This work will be included in the forthcoming Catalogue Raisonné currently being prepared by Françoise Marquet and Yann Hendgen (Information provided by Fondation Zao Wou-Ki)
Voyages of Eternal Return
Evincing a rare and captivating circular composition, 7.11.66 by Zao Wou-Ki is one of only four circular paintings that the artist created, according to published literature. Within the rounded confines of the canvas is a sublime tableaux that is at once intimate and infinite, ruminating yet quietly jubilant – a medallion standing as triumphant testament to Zao Wou-Ki’s celebrated 1960s period in which the artist achieved mounting global acclaim. The painting’s singular shape generates the visual effect of a porthole or window of a ship – through which one peers through to admire an unceasingly changing view of tumultuous sky and sea. While circular works have appeared in the history of art most notably in the form of Renaissance tondo paintings, the circle is a symbolically charged concept in the East: with neither beginning nor end, it symbolizes the boundless, the infinite, oneness and unity, as well as the unceasing renewal of life and the self-sufficient nature of the universe. The energy or qi of a circle expands outward equally in all directions, as if alluding to the extensive voyages that Zao Wou-Ki undertook in the 1950s and 1960s, seeking new inspirations in order to deepen and develop his own spiritual and artistic pursuits. Manifesting the form of a void, yet brimming with fullness and dyanism, 7.11.66 encapsulates a vital slice of the immensity of Zao Wou-Ki’s legendary oeuvre.
Zao Wou-Ki’s creative journey reflects the very path of East Asian art’s arrival onto the grand arena of global contemporary art. Among Asian artists of the post-war era, Zao Wou-Ki was the earliest to achieve artistic maturity and the earliest to be rewarded with international renown. Each of Zao Wou-Ki’s artistic periods marks a stage in his development, leading to an eventual arrival at absolute artistic freedom and mastery. This journey began shortly before the artist’s move to Paris, with the National School of Fine Art Period (circa. 1948), a time defined by the artist’s curiosity toward Western art. This was followed by his Paul Klee Period (1951-1954); during these years Zao Wou-Ki became well-versed in modern minimalism. In the Oracle-Bone Period (1954-1959), Zao Wou-Ki began innovating from ancient materials, growing more self-assured in his merging of East and West. Finally, in 1959, the artist embarked upon a series of travels around the world, beginning in Paris, landing in North America and Asia, before returning to Europe. His understanding of post-war art grew deeper and more profound, but even more importantly, it was then that an expansion occurred in the artist’s perspective, an awakening to a panoramic view of the world .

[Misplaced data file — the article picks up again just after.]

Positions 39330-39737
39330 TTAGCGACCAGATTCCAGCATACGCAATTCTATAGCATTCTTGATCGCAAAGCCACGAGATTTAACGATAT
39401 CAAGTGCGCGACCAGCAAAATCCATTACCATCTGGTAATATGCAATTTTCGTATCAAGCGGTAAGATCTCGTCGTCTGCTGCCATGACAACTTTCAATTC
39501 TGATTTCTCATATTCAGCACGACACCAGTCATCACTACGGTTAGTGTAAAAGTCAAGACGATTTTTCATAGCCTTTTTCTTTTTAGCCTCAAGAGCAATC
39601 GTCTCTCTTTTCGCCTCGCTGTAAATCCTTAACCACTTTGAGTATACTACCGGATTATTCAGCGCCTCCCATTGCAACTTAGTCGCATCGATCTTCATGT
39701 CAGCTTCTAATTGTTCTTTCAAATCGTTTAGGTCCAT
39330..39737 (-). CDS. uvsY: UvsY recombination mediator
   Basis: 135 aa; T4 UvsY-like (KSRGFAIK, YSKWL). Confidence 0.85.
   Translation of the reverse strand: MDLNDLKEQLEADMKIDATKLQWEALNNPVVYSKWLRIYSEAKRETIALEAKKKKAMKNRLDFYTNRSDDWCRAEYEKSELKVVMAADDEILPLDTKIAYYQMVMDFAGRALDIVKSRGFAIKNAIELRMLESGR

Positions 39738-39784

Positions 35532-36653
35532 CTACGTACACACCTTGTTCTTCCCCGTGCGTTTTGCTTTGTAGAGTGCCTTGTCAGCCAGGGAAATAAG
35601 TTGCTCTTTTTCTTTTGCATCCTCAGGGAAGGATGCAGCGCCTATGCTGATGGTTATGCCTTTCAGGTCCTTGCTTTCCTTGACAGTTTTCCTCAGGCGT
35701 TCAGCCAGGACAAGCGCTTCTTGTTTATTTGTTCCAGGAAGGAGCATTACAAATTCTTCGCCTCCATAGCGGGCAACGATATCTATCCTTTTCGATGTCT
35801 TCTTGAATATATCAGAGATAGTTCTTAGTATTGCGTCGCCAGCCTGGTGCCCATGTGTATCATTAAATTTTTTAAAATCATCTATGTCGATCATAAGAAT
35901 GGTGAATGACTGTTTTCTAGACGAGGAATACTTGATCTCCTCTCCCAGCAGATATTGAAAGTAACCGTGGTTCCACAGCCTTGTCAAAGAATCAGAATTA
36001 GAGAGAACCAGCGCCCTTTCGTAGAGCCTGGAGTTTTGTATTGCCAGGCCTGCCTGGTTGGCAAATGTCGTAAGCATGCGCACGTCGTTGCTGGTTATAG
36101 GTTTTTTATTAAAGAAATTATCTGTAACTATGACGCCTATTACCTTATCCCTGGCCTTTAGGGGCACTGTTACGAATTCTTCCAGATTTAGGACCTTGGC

Zao Wou-Ki’s voyages to New York and Japan culminated in the Hurricane Period (1959-1972), the artist’s Golden Age, from which the present lot hails. It was during this time that the artist’s painting exhibited a new and extraordinary grandeur and vigour, one that invoked a splitting of the sky, a parting of the seas, the seething passion of creation churning and leaping across the canvas. While in New York, Zao Wou-Ki encountered Abstract Expressionist painters such as Franz Kline, Philip Guston, Mark Rothko, amongst others, and was inspired by action painting to develop a much bolder style that fused American action paitning with the mesmerizing lyrical nature of the Eastern calligraphic line. Then in Japan, Zao Wou-Ki met the Bokujin-kai group led by Kyoto-based calligraphers Morita Shiryu and Inoue Yuichi; by the time of Zao’s meeting with Morita and Inoue, the Bokujin-kai group had already established a dynamic dialogue with the American Abstract Expressionists through their art and literary journal Bokubi. Thereafter, between around 1959 and 1963, the oracle bone symbols in Zao Wou-Ki’s paintings dissolved into the background; in parallel, the artist gradually purified his form while keeping the sacred essence of the line; in other words evicting the sign and developing the plurality of calligraphic forms into full abstraction.
In the present lot, Zao Wou-Ki’s reduction of the palette to brooding Shanshui-like colours emphasises his allegiance to calligraphic practice; at the same time, the subdued hues foreground the dexterity of his brushwork and supreme mastery over his medium which enables him to create heightened drama and tension in spite of the muted tones. The pictorial space is divided almost evenly into top and bottom halves: in the upper section, Zao Wou-ki’s broad brushstrokes of powdery grey reveal luminous undertones of white with a subtle pinkish glow that evoke the hazy mist of a vast sky at dawn; while the bottom section manifests a complex symphony of interwoven strokes of black, burnt sienna and diluted, faintly incandescent Turkish blue. With no clear-cut divide between sky and sea, Zao Wou-Ki instead painted slanted textural smudges and small planes of colour that overlap and ‘tug’ between the two halves, destabilising the composition and creating the alluring dynamic effect of a recurring cyclical journey. One cannot help but think of Li Bai’s poem: “The land stretches to the vastness of the sea, and the sky is reflected in the river’s emptiness”.
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